Big U.S. Banks And Financial Institutions
JP Morgan Chase
Bank of America
Pacific Investment Management Co. (PIMCO)
Big Global Corporations
Royal Bank of Canada
European And Asian Banks
Bank of Scotland
The Korean Development Bank (South Korea)
But those defending the Federal Reserve will insist that the financial world as we know it would have ended if the Fed had done nothing.
That may well be true.
The entire financial system might have gone down in flames.
But that just proves the main point that this column has been trying to make for months.
An economic collapse is coming.
The Federal Reserve can desperately try to keep all of the balls in the air for as long as it can, but eventually it is inevitable that this entire thing is going to come crashing down.
The fact that the Federal Reserve had to resort to such extreme measures to “save” the financial system just shows how desperate things really are.
We really have reached a “tipping point” for the world financial system. There is going to be crisis after crisis after crisis and even bigger bailouts are going to be required in the future.
The world financial system is a house of cards built on a foundation of sand. The Federal Reserve can keep throwing around gigantic sacks of “our money” as much as it wants, but in the end there is nothing that can be done to prevent the inevitable collapse that is coming.
When most people discuss how the Federal Reserve benefits the big banks, they usually only focus on the ways that the Federal Reserve directly brings in income. But there is so much more to it than that. The truth is that the Federal Reserve is used in a whole variety of ways to indirectly assist the big banks in making huge gobs of money. One of the ways this is currently being accomplished is through the U.S. Treasury carry trade.
So how does this carry trade work?
Well, it basically has three steps and it works something like this….
#1) Mr. Big Bank goes over to the Federal Reserve and says, “Hey Mr. Federal Reserve – please loan me a big bag of cash for next to nothing.” Of course, the Federal Reserve is more than happy to loan it to him.
#2) Mr. Big Bank then invests the same big bag of cash into U.S. Tresuries which have a much higher interest rate than what Mr. Big Bank just borrowed at. To give you an idea, 10-year U.S. Treasuries are earning around 3 and a half percent right now.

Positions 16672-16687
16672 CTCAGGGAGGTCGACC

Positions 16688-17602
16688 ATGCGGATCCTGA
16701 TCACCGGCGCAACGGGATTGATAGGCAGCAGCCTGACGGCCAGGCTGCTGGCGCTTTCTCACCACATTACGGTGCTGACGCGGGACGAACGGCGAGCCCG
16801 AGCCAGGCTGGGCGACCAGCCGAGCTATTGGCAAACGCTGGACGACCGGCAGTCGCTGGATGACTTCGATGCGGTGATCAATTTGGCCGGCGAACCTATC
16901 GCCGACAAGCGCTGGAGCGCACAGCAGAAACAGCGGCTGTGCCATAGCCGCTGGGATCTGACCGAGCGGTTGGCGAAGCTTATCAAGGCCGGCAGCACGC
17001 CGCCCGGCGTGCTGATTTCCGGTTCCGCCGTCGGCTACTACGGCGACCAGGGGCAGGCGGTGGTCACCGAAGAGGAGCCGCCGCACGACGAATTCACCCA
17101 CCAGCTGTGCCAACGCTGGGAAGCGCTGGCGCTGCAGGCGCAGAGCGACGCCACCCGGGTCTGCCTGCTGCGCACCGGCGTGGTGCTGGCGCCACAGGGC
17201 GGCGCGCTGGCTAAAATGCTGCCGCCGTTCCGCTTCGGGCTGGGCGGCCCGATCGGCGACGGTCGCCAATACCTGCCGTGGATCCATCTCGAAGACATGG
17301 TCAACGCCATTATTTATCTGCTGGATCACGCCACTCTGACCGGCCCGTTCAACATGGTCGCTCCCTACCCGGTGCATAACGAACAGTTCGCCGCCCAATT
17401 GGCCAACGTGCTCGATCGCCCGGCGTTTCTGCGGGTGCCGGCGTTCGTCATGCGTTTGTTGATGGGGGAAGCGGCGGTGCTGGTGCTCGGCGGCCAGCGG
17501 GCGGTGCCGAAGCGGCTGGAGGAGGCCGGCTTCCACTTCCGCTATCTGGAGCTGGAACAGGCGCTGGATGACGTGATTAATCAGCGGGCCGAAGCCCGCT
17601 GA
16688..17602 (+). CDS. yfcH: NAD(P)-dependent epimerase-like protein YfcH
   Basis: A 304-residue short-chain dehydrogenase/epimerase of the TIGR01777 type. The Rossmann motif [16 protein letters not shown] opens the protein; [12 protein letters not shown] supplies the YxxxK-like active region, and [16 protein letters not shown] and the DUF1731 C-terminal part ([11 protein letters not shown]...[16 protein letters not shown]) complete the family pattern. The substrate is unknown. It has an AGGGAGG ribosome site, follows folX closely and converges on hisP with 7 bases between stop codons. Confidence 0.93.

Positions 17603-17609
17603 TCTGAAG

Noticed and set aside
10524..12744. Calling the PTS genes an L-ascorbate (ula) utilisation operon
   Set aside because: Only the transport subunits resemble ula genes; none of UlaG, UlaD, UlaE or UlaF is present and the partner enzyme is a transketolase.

#3) Mr. Big Bank sits back and enjoys the huge amount of risk-free cash which comes pouring in.
This little three step procedure helped enable four of the biggest U.S. banks (Goldman Sachs, JPMorgan Chase, Bank of America and Citigroup) to have a “perfect quarter” during the first quarter of 2010. What that means is that these four banks had zero days of trading losses in the first quarter.
Wouldn’t you like to have a perfect batting average?
Don’t you wish you could pitch a perfect game every time?
Well, it certainly helps when you are being subsidized by the Federal Reserve as Bloomberg recently explained….
The trading results, which helped the banks report higher quarterly profit than analysts estimated even as unemployment stagnated at a 27-year high, came with a big assist from the Federal Reserve. The U.S. central bank helped lenders by holding short-term borrowing costs near zero, giving them a chance to profit by carrying even 10-year government notes that yielded an average of 3.70 percent last quarter.
Doesn’t it just seem like whenever we turn around the Federal Reserve is doing something new to “help out” the big banks?
This is just getting ridiculous.
Remember all of that talk about how the U.S. government had to help out Wall Street so that they could help out Main Street?
Well, a ton of money did get injected into the banking system.
In fact, the Federal Reserve pumped hundreds upon hundreds of billions of dollars into the banking system since the beginning of the financial crisis. This has caused the U.S. monetary base to explode….
So did the big banks use all of that money to help out Main Street?
In fact, business lending by the big banks has been falling precipitously.
So what have the big banks been doing with all of that money?
Buying U.S. government debt of course….
So instead of making loans to American businesses who desperately needed it, most of this new money has gone to pump up yet another bubble. This time the bubble is in U.S. Treasuries. Asia Times recently described how this trillion-dollar carry trade in U.S. government securities is setting up a very dangerous situation….
Remarkably, the most aggressive buyers of US government debt during the past several months have been global banks domiciled in London and the Cayman Islands. They borrow at 20 basis points (a fifth of a percentage point) and buy Treasury securities paying 1% to 3%, depending on maturity.
This is the famous “carry trade”, by which banks or hedge funds borrow short-term at a very low rate and lend medium- or long-term at a higher rate. This works as long as short-term rates remain extremely low. The moment that borrowing costs begin to rise, the trillion-dollar carry trade in US government securities will collapse.
But as long as the gravy train of the U.S. Treasury carry trade continues, why should the big banks make risky loans to American businesses and consumers when increasing numbers of them are turning out to be deadbeats anyway?
That is a good question.
Meanwhile, we have this sick situation where the Federal Reserve subsidizes the big banks and enables them to buy up a big chunk of the debt the U.S. government is constantly churning out.
Our national banking resources are increasingly being turned away from building up our once great system of free enterprise, and instead are being devoted to servicing the never ending spiral of government debt and funny money that we have created.
But a bunch of folks down on Wall Street are getting exceedingly rich from this little game, so they certainly aren’t going to complain about it. And as long as the vast majority of Americans continue to stay in the dark about all of this, the bouncing ball will just continue to keep rolling.